‘Be happy this summer!’ Ukrainians bathe at Sloviansk beach as rockets fly nearby
- Ukrainians aren’t letting the Russian invasion stop them from hitting the beach.
- People are cycling on the beach in the area of Sloviansk, which is not far from active battles nevertheless going on.
- Russia invaded Ukraine in February.
With its white sand, changing cubicles and clear water, the beach at Sloviansk in eastern Ukraine looks tempting. There’s just one problem: the nearby bangs of rockets and missiles.
The lakeside resort is close to one of the most active fronts in the war with Russia, to the north of Sloviansk, where Ukrainian troops firing from woods and villages are seeking to stop Moscow’s improvement.
But that doesn’t dissuade some beachgoers.
“We just came here to walk around and take some snaps,” says Kostyantyn, 40, strolling around wearing wraparound sunglasses and shorts.
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“We wanted (to swim) but it’s too cold,” he adds as the sunbaked vicinity has a scarce cloudy day. “A beach is a beach,” he says, taking pictures of his friend Denys at an outdoor gym.
The nearby arms fire sounds like American howitzers, supplied to Ukrainian troops.
A group of cyclists from the village of Mykolayivka ride on the deserted beach of Sloviansk.
AFP Anatolii Stepanov / AFP
The Russian frontline is only about 10 kilometres away and the Ukrainian armed forces said Wednesday that Moscow’s troops were carrying out methodic firing in order to begin again an offensive on Sloviansk.
The Sloviansk lake resort was once famous for its salty waters, believed to help relieve joint problems.
A sanatorium built on the identify is no longer open, however.
“It’s pretty, people come to swim. We also come to see the swans,” says Daniil, 39, who cycled along the beach with a group of friends on the way to buy food in Sloviansk.
Daniil says he is a metal worker at the Sloviansk strength stop in the nearby town of Mykolaivka, which has halted work due to the war.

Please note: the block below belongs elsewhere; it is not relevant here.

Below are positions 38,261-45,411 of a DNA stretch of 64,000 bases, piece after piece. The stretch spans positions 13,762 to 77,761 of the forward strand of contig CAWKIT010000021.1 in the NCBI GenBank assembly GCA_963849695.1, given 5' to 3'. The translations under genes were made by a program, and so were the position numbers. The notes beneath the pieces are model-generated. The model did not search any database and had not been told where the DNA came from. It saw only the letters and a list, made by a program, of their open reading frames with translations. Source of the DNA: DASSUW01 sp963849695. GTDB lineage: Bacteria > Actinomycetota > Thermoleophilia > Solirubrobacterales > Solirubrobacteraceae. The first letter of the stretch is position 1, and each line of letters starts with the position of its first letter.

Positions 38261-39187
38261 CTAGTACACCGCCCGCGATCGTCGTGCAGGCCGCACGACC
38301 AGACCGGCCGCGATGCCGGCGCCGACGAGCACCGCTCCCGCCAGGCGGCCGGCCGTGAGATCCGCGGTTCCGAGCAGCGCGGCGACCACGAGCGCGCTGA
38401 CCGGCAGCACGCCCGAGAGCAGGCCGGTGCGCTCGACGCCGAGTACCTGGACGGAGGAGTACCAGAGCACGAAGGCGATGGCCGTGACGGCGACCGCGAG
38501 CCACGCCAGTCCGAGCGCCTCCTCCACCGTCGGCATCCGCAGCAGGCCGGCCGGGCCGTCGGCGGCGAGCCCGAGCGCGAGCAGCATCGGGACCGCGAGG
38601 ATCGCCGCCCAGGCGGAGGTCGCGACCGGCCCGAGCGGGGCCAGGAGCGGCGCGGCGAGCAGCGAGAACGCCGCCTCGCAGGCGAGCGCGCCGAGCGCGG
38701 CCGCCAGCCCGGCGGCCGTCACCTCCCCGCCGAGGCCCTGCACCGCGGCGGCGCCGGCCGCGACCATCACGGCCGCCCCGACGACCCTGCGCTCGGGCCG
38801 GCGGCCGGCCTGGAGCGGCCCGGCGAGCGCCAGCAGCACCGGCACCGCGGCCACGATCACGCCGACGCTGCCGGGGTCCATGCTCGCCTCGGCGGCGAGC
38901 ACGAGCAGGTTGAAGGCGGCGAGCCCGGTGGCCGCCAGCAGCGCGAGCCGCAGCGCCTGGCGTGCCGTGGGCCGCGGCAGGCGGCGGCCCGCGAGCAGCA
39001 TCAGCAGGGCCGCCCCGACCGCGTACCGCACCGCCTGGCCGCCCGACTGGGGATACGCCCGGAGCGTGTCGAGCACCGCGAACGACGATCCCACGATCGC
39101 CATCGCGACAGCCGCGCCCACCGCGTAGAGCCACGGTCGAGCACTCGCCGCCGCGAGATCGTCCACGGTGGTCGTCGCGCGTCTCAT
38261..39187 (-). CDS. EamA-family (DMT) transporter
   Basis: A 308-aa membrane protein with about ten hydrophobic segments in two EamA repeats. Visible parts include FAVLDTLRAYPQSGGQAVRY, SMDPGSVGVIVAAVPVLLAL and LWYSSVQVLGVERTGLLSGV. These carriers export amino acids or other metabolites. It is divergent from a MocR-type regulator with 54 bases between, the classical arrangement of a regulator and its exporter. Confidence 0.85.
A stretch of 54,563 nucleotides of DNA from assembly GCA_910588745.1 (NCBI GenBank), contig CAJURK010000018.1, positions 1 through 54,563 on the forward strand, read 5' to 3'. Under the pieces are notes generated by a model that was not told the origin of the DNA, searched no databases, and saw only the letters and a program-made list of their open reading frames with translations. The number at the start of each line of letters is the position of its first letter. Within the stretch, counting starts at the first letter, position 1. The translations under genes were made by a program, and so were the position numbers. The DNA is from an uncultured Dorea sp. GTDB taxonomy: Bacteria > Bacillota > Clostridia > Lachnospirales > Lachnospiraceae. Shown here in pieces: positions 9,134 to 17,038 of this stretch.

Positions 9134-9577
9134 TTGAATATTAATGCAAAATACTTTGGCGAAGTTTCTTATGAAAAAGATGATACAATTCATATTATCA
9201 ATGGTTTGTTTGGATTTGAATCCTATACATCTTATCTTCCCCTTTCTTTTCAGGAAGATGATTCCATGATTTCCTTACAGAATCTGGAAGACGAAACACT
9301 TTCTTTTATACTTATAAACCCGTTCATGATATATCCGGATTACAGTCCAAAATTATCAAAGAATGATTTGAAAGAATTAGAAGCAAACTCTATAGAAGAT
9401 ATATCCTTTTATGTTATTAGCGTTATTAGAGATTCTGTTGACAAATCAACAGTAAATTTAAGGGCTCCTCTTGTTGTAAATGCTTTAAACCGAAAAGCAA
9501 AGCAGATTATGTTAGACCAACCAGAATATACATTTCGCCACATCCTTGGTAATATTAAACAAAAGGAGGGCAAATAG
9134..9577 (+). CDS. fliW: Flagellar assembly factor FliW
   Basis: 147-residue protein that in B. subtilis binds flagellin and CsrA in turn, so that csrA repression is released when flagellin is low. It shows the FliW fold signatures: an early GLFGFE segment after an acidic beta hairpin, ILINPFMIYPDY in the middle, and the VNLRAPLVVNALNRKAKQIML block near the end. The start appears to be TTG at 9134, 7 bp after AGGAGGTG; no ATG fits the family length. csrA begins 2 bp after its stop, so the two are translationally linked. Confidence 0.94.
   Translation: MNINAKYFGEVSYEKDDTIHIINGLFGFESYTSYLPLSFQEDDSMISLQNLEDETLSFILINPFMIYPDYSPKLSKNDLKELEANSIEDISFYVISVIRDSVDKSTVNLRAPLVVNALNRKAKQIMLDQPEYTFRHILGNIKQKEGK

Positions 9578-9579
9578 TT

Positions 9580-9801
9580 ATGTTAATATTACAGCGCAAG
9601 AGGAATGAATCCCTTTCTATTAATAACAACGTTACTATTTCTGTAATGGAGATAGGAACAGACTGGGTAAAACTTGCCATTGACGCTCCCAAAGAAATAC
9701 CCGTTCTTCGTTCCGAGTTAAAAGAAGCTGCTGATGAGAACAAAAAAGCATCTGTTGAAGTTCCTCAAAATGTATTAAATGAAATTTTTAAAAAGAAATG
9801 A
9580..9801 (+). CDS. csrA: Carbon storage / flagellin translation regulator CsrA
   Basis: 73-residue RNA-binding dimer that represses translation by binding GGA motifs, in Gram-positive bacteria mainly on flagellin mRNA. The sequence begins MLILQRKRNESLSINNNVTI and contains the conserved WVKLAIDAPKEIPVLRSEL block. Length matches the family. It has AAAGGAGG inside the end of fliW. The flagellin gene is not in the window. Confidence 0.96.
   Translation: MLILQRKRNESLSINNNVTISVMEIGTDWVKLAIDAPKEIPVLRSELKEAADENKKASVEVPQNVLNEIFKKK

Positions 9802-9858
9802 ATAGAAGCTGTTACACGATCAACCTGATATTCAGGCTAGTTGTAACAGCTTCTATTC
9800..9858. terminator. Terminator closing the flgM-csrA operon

Orange plastic letters on a beach hut read: “Be happy this summer”, but the beach loungers have been locked inside. Ice cream stalls and a massage cabin are also closed.
Local residents walk on the deserted beach of Sloviansk.
AFP Anatolii Stepanov / AFP
“We used to come a lot before the war”, Kostyantyn explained. “This is just the second time this year.”
He says he has been helping out locally: feeding dogs abandoned by their owners, who have left for safer western Ukraine.
“I’m not scared because I’m a volunteer and have been under shelling,” he says, as loud booms can be heard in the background.
Kostyantyn recalls how he was caught up in a Russian shelling attack on an evacuation bus in Kharkiv vicinity in February.
“With what’s happening now, you realise that life is not so threatening. People’s fear is more of a threat, since what they fear comes true.”
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As the war draws on, those who opted not to evacuate from the area have become “very pushy and hardened,” he says.
“I think it’s more like a form of nerve stress.”
“There are those who are waiting for Russians to come,” interjects his friend Denys.
“People think it will be better, that they’ll get a Russian pension.”
There are also some who already receive benefits from the Moscow-backed separatist regions, adds Kostyantyn.
In 2014, Sloviansk was taken over by Russia-backed separatists and Ukraine only won it back after a lengthy siege.
Now the sleepy green town has no water or gas and an unstable electricity supply due to war damage and difficulties of repairs, its mayor told AFP this week.
Stacks of concrete beams on the road from the beach resort into the city creates a lengthy obstacle course for vehicles and trenches have been built along it.
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